Whither Ronaldinho, Robinho and Kaka

July 23, 2013

 Ball Harambee By Bagga Wilks

Paul Vickery who is one of the better soccer pundits published a piece on ESPN soccer stating that the Brazilian coach, Scolari, has indicated that 80 percent of the Brazilian team for the World Cup 2014 has already been selected. Based on the success of the Confederation Cup, I doubt if Scolari will tinker with his starting eleven or the bench. Scolari has a lot to do with accelerating the work rate of every member of the squad. The forwards are expected to fall back and defend. The mid-field players and full backs are expected to join in the attack. It’s a full court press for ninety minutes and especially in the final with Spain, Brazil out-hustled, out-muscled the Spaniards.

The pre-Scolari teams tended to play too slow, were too tardy and lacked intensity. That is anti-thetical modern football. Like the workers of the world, international players must have a high rate of productivity. Unlike the workers of the world, the professional soccer players are well paid. 

Does that mean there is no hope for Ronaldinho, Robinho or Kaka?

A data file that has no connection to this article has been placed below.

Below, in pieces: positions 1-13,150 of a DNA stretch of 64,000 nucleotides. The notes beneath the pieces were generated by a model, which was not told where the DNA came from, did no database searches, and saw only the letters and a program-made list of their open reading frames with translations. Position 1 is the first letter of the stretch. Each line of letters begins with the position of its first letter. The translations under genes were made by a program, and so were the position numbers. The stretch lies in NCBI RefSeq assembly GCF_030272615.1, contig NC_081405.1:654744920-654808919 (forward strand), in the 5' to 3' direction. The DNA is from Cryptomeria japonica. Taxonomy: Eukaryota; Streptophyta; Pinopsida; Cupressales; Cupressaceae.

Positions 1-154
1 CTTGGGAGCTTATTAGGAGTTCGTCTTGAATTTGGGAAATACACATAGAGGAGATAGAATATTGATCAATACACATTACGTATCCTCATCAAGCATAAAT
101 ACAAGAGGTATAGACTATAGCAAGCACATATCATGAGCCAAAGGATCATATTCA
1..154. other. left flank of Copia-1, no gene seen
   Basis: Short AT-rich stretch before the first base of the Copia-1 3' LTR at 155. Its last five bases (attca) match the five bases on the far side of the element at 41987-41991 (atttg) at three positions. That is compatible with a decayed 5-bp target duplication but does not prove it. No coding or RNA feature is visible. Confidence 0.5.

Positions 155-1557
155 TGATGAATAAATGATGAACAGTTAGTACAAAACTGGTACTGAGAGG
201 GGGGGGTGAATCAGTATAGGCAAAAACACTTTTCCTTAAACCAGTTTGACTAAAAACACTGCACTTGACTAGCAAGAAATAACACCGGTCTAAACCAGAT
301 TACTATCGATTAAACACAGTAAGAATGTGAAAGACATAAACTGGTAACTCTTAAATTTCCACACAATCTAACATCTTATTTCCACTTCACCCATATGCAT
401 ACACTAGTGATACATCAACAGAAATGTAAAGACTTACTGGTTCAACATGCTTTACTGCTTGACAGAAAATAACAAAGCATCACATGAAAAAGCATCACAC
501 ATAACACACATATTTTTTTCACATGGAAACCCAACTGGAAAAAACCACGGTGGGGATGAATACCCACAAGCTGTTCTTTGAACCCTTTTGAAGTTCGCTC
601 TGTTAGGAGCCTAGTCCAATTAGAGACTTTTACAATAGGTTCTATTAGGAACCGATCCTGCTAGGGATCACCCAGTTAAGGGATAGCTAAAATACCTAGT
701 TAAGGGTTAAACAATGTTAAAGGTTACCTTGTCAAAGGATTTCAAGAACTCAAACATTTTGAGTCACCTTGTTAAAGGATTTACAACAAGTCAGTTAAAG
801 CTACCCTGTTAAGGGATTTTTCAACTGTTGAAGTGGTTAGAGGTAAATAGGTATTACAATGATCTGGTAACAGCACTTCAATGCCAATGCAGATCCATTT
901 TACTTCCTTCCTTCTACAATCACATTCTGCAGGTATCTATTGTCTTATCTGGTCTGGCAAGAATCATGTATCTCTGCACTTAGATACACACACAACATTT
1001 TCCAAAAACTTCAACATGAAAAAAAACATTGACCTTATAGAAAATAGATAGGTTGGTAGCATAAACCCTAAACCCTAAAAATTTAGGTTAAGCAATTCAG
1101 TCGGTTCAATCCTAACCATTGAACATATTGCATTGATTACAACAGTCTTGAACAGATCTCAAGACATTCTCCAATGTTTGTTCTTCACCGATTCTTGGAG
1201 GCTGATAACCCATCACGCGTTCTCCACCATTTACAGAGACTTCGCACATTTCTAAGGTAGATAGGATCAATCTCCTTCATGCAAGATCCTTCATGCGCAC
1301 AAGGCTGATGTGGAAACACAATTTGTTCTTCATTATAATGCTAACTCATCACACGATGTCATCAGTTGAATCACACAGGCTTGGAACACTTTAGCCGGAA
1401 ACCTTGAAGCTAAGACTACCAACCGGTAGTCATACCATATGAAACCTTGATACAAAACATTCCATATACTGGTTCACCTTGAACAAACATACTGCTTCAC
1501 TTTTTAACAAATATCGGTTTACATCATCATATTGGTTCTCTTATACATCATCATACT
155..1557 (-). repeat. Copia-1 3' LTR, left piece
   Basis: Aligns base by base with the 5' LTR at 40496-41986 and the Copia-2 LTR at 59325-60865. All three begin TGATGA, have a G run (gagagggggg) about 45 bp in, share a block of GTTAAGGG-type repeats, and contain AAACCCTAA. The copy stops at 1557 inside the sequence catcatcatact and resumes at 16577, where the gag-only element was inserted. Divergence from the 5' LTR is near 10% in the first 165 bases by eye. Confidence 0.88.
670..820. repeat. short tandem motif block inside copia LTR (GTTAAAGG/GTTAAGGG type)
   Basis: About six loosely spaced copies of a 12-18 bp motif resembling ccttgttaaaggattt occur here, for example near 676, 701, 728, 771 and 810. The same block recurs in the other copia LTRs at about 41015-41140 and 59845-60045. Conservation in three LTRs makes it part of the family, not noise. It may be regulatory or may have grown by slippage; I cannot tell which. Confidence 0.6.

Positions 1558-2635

Ronaldinho has recovered some form since returning to Brazil and has taken his team, Atletico Mineiro, to the final of Copa Libertadores. But at 33 can Ronaldinho play on two sides of the ball? He certainly is capable of defense splitting passes but for Scolari that might not be enough.

Robinho has fallen off a cliff. A.C. Milan was negotiating a transfer to Santos of Brazil but the transfer negotiations have broken down. Robinho doesn’t seem to be in the plans of A.C. Milan and his hefty salary of 4 million pounds makes it a chore for another club to give the once Brazilian star an opportunity to play on a regular basis.

Kaka’s career also plummeted once moving to Real Madrid. Plagued by injuries and the garguantun footprints of Ronaldo, Mourinho kept him in the shadows. With the advent of Ancellotti, Kaka hopes that he will be given more playing time. Whether that will mean space on the Brazilian national team, that will not be an easy task.

Scolari’s message is that Brazil has entered a new age and the stars of yesteryear must be confined to the history books. 

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